Violence against workers can be another unpredictable area where employers may feel as if the protection they can provide is limited. However, there are clear guidelines available and sensible steps which can be taken to lessen the risk of violence. These include the provision of conflict management training for employees, thinking about shift patterns to avoid lone working at times of highest risk and installing extra security measures where appropriate.

Reporting of in-store is an important of health and safety within the retail environment. To learn more about how we helped Debenhams deploy a bespoke in-store incident reporting system, read our case study here.

*To read the HSE special guidelines for preventing slips and trips in retail, click here.

**Download the full 2017 retail crime survey from The British Retail Consortium (BRC) here.

A Route to Better Rail Safety

A Route to Better Rail Safety
The UK’s rail network has a safety track record to be proud of…

The latest annual report from the Rail Safety and Standards Board (RSSB) tells us that Britain’s railways remain the safest of the top 10 biggest railway systems in the EU. While this is brilliant news, the rail industry can never afford to be complacent on health and safety. There is always room for improvement and even one incident can change the shape of things dramatically. So, while Network Rail report that track worker safety has improved in recent years: there have been six fatalities in the past nine years compared to 25 in the previous 9, it’s crucial to remember that even one death is too many. Every worker has the right to return home safely and without injury after their shift ends.

High numbers of near-misses

Despite regulation by the Office of Rail and Road (ORR) and the standards set by the RSSB, Simon French, chief inspector for the government’s Rail Accident Investigation Branch (RAIB), has issued a spate of warnings recently that the rail industry is failing to tackle some of its important safety issues effectively. This includes high number of ‘close calls’ and workers often having no clarity on who is in charge on site.

The warnings come after the death of a rail worker in Purley, South London during 2018 and unfortunately were not heeded in time to prevent the deaths of two more rail workers in South Wales during June 2019. In this latter case, it is thought that the workers were wearing ear defenders and may not have heard the approach of the passenger train which caused their deaths. The incidents were both avoidable through straightforward health and safety measures and employer Network Rail has now responded to pressure from ORR and union bodies to step up their efforts to safeguard the people who maintain and repair their tracks.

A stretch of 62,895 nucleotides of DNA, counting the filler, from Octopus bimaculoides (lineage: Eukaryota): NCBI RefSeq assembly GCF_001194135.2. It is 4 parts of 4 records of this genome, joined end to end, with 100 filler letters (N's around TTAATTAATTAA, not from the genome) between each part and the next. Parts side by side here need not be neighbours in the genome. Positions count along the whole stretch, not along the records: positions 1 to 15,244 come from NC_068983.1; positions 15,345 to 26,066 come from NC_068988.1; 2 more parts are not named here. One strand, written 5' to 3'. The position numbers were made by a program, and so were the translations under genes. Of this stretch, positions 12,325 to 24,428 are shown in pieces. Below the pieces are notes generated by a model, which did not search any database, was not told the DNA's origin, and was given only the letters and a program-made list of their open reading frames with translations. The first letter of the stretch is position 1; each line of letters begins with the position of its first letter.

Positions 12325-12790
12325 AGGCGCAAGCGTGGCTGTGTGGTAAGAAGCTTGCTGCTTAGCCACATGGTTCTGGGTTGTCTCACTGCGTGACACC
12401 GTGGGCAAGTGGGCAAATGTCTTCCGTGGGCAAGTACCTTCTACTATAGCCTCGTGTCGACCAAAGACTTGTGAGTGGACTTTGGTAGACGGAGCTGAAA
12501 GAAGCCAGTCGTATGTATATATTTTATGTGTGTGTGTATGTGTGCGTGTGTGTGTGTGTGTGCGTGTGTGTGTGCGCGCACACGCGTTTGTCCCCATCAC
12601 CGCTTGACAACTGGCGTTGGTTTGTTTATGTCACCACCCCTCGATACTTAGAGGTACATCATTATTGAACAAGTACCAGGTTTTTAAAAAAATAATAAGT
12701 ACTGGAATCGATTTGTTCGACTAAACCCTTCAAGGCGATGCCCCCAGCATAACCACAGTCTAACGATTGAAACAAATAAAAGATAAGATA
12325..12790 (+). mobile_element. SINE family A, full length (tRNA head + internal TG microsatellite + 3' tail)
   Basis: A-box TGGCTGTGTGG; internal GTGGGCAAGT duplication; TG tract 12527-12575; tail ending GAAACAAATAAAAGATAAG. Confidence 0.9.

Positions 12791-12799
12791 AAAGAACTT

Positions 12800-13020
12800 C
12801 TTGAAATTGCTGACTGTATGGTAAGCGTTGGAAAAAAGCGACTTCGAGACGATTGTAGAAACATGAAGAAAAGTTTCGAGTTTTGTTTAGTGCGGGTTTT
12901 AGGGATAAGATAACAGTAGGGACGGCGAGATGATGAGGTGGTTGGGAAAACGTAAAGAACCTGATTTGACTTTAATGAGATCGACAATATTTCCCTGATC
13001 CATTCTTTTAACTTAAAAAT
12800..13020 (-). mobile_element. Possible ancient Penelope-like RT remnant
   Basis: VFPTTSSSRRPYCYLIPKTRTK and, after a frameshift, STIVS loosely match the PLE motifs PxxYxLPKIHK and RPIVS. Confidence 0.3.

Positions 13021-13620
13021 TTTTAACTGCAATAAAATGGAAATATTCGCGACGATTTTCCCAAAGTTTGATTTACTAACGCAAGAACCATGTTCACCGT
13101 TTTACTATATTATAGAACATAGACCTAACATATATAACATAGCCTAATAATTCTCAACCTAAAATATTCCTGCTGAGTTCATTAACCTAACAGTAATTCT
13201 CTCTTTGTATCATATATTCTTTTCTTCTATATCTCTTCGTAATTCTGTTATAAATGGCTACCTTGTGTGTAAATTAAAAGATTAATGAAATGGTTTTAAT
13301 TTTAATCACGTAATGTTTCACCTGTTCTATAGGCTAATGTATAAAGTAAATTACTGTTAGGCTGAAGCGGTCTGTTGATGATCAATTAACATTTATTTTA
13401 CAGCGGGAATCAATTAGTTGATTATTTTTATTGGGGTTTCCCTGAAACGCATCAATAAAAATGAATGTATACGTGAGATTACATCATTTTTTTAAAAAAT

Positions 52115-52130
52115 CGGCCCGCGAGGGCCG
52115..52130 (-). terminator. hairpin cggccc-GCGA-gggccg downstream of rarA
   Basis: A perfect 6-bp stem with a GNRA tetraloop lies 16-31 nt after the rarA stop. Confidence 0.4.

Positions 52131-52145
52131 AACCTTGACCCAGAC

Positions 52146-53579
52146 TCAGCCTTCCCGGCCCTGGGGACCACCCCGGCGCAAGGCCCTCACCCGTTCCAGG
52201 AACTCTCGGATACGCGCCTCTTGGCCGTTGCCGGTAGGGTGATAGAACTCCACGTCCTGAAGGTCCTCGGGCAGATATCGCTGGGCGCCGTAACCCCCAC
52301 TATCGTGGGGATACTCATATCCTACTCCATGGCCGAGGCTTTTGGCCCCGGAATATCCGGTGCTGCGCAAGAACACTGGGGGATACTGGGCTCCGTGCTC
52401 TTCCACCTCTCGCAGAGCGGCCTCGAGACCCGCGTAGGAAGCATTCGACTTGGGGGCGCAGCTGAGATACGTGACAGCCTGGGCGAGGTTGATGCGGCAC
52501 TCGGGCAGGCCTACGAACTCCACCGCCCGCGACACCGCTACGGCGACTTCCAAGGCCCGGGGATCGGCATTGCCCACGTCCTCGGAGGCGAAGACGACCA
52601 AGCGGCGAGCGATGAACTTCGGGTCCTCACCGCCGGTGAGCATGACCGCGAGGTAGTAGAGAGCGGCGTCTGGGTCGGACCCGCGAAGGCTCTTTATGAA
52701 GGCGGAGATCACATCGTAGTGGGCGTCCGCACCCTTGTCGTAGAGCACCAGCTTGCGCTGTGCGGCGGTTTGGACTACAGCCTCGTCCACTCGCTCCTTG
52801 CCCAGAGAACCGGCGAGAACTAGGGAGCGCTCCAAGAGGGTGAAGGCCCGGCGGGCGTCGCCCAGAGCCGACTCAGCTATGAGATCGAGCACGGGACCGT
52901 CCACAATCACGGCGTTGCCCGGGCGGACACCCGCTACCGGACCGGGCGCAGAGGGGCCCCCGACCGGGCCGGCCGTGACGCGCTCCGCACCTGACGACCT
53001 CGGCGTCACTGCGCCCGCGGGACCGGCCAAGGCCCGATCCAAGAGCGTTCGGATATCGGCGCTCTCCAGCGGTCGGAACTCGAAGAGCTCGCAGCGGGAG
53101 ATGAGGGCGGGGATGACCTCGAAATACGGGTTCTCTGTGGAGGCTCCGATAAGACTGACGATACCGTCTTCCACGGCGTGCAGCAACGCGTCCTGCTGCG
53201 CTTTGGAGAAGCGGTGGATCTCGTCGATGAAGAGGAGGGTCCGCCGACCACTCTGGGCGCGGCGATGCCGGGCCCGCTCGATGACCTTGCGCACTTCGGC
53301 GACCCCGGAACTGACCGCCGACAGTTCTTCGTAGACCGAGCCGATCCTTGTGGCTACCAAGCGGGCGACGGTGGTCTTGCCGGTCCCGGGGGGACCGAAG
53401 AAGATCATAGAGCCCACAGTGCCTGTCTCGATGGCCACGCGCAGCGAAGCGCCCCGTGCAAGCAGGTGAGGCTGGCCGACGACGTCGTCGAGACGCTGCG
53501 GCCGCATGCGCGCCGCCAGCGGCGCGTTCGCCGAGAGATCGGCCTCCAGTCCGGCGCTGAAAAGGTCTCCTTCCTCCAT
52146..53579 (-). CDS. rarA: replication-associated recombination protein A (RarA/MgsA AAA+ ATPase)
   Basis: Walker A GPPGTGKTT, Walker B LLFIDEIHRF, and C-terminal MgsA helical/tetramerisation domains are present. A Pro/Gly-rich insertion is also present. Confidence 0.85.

Network Rail has pledged investment of £70m in a new safety initiative and task force, which will accelerate its existing Near Miss Reduction Programme and attempt to eliminate fatalities for those working on or near their track system. The task force will be responsible for a broad range of new measures, including the implementation of advancements in technology and warning systems for safer trackside working, better monitoring of contractor training and competencies, a ‘procuring for safety’ programme to encourage and reward contractors for safe practices, a medical standards project, and better risk management processes. There will also be new measures for managing fatigue and improving mental wellbeing both major contributors to raised overall health and safety standards in the workplace.

It is thought that the South London worker who lost their life was not only put at risk by the failure of a fellow contractor to arrive for work but was also on a zero-hours contract and likely to be suffering from fatigue – and the topic has also received particular attention in the RSSB’s report. The investigation is ongoing, but one thing is clear: while fatalities are falling, the number of near misses remains unacceptably high. It’s time for employers and employees across the sector to take a fresh look at their own health and safety measures, particularly where there are high number of contractors and it may be more difficult to have a clear oversight of their skills and training.

Taking action